Thursday, January 11, 2007, 8:57 PM

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about holiday tips... I haven't been to my stylist since september but am going this weekend. so i haven't given her a holiday tip. does anyone think i should give her one now or did i get away with it by not going to her over the holidays?

i usually give 20% tips and a dollar or 2 to the girl that washes my hair.

Thursday, January 11, 2007, 9:16 PM

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I go every 5 weeks for color (very rarely for styling -- I have hippie hair) and usually tip better than 20%. OTOH, I did not make a huge holiday gift, lets say 2/3's of the cost of a color job. My person says outright she's v. happy with this.

Thursday, January 11, 2007, 9:54 PM

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I happen to know most stylists get most of what they charge and pay a small fee for the space. I'm sorry but I pay $70 for a cut and dry and I leave a 10%, I know this probably seems cheap but he's already making 70 bucks for half an hour of work so I think thats really good money. I do give him about $200 for X-mas. Hes always nice and does an awesome job on me. He also is way to chatty for me but oh well.

Thursday, January 11, 2007, 10:41 PM

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Why do you give him $200 for a holiday tip? I don't get it. Do most people give these big holiday tips to hair stylists?

Thursday, January 11, 2007, 11:07 PM

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to the 10:41 poster... i think if you're paying $70 for a haircut that's pretty expensive. so in your case 10% is probably fair. my haircuts are usually about $45-$50 so i pay %20 tip.

Thursday, January 11, 2007, 11:15 PM

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Well, I give my hairdresser a $7 tip on an $18 haircut, which is like 38%.
When I get the "works" (highlights, color, wash and haircut) I give probably 25 to 30%.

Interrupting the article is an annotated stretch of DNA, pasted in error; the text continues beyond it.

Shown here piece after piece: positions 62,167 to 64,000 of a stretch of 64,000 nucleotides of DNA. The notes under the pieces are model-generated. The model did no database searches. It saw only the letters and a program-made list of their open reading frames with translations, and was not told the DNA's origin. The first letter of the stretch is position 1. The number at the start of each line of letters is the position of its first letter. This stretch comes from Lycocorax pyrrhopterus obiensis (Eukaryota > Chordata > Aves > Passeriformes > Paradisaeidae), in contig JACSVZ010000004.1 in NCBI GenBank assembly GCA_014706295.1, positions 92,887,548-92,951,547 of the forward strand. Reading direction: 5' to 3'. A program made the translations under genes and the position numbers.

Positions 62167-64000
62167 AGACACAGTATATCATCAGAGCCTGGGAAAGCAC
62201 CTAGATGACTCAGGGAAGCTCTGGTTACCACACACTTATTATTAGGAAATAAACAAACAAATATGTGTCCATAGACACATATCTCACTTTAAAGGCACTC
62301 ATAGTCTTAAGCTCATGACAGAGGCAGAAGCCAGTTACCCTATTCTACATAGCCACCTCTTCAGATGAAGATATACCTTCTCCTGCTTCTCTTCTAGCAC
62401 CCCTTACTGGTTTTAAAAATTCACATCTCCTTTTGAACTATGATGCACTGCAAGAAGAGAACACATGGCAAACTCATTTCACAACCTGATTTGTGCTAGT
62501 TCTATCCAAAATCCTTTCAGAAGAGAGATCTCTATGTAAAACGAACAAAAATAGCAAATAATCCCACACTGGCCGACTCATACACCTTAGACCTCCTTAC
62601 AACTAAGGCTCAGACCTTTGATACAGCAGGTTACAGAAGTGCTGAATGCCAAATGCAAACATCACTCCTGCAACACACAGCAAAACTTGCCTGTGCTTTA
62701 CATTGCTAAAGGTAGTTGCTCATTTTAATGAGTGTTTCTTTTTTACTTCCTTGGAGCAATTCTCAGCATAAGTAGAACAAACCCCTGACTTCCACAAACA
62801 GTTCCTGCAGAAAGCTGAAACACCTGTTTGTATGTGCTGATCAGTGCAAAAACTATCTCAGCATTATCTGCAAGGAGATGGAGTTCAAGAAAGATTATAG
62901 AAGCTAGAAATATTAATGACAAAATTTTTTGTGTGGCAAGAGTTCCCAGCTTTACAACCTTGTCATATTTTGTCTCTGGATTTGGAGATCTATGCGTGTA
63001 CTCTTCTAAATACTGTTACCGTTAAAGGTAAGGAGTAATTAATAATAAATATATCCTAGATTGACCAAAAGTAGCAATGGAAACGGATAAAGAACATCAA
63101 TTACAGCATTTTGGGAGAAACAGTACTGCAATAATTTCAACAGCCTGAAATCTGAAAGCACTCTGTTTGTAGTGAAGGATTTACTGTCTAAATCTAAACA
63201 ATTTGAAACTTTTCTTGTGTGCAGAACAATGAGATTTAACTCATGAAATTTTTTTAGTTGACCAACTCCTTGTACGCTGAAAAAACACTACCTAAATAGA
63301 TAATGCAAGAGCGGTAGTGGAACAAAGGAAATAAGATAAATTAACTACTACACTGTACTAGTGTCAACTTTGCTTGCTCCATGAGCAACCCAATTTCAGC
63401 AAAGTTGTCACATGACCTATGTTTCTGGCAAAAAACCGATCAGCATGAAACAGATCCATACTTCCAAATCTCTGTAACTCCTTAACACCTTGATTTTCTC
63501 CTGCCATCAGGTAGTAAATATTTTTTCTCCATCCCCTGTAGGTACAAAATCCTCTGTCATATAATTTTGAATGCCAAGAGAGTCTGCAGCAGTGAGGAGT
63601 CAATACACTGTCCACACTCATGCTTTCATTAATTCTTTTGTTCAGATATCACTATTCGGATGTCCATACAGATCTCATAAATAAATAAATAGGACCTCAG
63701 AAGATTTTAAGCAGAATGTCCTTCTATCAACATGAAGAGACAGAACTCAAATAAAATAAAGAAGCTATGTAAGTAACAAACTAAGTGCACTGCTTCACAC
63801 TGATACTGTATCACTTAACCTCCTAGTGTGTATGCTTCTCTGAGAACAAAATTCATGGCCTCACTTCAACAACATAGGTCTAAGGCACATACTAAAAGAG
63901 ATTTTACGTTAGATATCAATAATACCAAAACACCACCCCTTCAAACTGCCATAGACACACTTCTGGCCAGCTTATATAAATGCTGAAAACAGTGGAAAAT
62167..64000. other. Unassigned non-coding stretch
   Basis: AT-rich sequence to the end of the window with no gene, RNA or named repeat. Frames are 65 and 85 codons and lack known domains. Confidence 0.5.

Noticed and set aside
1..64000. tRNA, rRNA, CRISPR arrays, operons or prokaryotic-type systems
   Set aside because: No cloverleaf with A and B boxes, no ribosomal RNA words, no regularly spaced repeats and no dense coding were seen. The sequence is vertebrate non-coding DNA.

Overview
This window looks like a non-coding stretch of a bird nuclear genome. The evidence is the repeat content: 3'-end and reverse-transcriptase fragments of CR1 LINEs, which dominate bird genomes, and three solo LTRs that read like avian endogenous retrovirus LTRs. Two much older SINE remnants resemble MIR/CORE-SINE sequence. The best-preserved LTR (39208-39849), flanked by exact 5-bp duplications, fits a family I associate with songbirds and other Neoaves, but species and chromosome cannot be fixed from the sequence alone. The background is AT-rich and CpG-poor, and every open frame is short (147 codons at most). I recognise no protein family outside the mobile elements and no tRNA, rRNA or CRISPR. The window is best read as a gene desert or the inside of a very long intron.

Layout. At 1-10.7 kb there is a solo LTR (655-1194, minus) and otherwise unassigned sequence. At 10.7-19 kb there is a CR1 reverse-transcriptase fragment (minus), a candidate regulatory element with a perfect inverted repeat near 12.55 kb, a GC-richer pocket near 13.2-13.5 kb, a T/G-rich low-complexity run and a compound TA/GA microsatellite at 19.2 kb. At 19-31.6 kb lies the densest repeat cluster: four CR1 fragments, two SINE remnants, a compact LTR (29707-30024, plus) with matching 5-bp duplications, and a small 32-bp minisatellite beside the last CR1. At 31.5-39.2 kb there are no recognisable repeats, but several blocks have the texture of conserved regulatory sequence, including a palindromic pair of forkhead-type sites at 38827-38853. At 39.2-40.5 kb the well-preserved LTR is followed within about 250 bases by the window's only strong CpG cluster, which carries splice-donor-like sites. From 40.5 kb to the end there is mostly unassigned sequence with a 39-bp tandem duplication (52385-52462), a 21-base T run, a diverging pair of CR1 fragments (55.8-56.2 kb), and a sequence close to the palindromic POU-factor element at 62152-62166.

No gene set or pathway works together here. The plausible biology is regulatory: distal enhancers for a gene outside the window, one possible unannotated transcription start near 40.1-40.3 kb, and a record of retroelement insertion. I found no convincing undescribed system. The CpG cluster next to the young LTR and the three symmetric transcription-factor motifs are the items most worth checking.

She does a really good job and my husband and I have both been going to her for almost 20 years.
I gave her $70 for xmas from the both of us. I figured that was about the price of a cut for my husband and the works for me.
She told me that there are some people so cheap they only give her $2 for an xmas tip on their haircut!
She has to rent her chair and pay her own taxes and such, so she only gets paid when she's got customers. She loves her job and that's why she does it, even though she's always struggling to pay her bills.

Thursday, January 11, 2007, 11:29 PM

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well my sis has hero wn salon and she does my hair for free. I still tip her and she thinks its gold. She can be a real sweet heart. But it is generally anywhere from 5 to 50 dollars that she gets now depending on type of service. But if you go to the mall where she has worked before tip 'em good they make nothing there.

Friday, January 12, 2007, 1:00 AM

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I am a manicurist..and trust me you remember who tips at Christmas and who doesn't ..I go out of my way all year long to squeeze someone in, to do a quick fix....and umm I will take better care of a good tipper..that is just the way it works!!

Friday, January 12, 2007, 3:35 AM

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i worked in a salon for 2 year and most of the time it is over 15% and if there is a shampooer then you should also tip them a few bucks.

Friday, January 12, 2007, 9:06 AM

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When I was getting a cut/color the price was $80 and I tipped $20. I would go every 4-6 weeks. When the prices went above $80, I stopped getting the color and just get a cut occaisionally. The cut/style is now $60 and I still tip $20. They do a good job and I don't have to go as often. No shampoo person since the owners run the salon. I always hated that bigger salons have 3 different people touching your head - shampoo person, stylist and colorist. I always feel that the tip is so much more because it has to go to 3 different people. I don't tip for the holiday, but will bring in candy or a bottle of wine.

As for my nail salon, I go to one of the Asian salons where it is dirt cheap. I was going every 2 weeks for tips/pedicture/eyebrow wax and the total is around $55. 2 different techs did my nails - one for toenails and one for fingernails. I tip them $7 each and I did give them an additional $15 each in a Christmas card.